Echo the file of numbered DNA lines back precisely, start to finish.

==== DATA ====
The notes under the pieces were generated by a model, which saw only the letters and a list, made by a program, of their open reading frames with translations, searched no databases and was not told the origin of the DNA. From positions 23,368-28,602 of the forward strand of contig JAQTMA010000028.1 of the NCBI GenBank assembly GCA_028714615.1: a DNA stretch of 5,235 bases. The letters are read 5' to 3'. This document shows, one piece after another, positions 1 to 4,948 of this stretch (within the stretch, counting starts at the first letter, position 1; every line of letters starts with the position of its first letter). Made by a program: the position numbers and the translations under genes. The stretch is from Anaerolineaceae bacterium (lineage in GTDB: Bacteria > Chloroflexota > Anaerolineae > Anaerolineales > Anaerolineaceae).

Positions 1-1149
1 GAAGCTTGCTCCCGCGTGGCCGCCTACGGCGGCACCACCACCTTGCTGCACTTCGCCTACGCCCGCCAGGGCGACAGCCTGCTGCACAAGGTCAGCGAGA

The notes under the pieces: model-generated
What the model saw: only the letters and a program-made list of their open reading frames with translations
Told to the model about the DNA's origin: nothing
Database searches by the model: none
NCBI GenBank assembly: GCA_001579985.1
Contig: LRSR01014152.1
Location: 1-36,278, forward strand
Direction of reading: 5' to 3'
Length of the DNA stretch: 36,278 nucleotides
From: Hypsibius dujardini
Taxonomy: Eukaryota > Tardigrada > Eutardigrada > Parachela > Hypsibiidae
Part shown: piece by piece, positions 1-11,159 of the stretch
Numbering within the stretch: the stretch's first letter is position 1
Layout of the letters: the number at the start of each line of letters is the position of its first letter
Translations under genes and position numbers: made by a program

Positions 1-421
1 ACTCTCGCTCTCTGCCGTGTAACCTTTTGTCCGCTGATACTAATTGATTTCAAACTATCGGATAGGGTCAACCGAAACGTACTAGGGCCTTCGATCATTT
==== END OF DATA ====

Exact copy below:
The notes under the pieces were generated by a model, which saw only the letters and a list, made by a program, of their open reading frames with translations, searched no databases and was not told the origin of the DNA. From positions 23,368-28,602 of the forward strand of contig JAQTMA010000028.1 of the NCBI GenBank assembly GCA_028714615.1: a DNA stretch of 5,235 bases. The letters are read 5' to 3'. This document shows, one piece after another, positions 1 to 4,948 of this stretch (within the stretch, counting starts at the first letter, position 1; every line of letters starts with the position of its first letter). Made by a program: the position numbers and the translations under genes. The stretch is from Anaerolineaceae bacterium (lineage in GTDB: Bacteria > Chloroflexota > Anaerolineae > Anaerolineales > Anaerolineaceae).

Positions 1-1149
1 GAAGCTTGCTCCCGCGTGGCCGCCTACGGCGGCACCACCACCTTGCTGCACTTCGCCTACGCCCGCCAGGGCGACAGCCTGCTGCACAAGGTCAGCGAGA

The notes under the pieces: model-generated
What the model saw: only the letters and a program-made list of their open reading frames with translations
Told to the model about the DNA's origin: nothing
Database searches by the model: none
NCBI GenBank assembly: GCA_001579985.1
Contig: LRSR01014152.1
Location: 1-36,278, forward strand
Direction of reading: 5' to 3'
Length of the DNA stretch: 36,278 nucleotides
From: Hypsibius dujardini
Taxonomy: Eukaryota > Tardigrada > Eutardigrada > Parachela > Hypsibiidae
Part shown: piece by piece, positions 1-11,159 of the stretch
Numbering within the stretch: the stretch's first letter is position 1
Layout of the letters: the number at the start of each line of letters is the position of its first letter
Translations under genes and position numbers: made by a program

Positions 1-421
1 ACTCTCGCTCTCTGCCGTGTAACCTTTTGTCCGCTGATACTAATTGATTTCAAACTATCGGATAGGGTCAACCGAAACGTACTAGGGCCTTCGATCATTT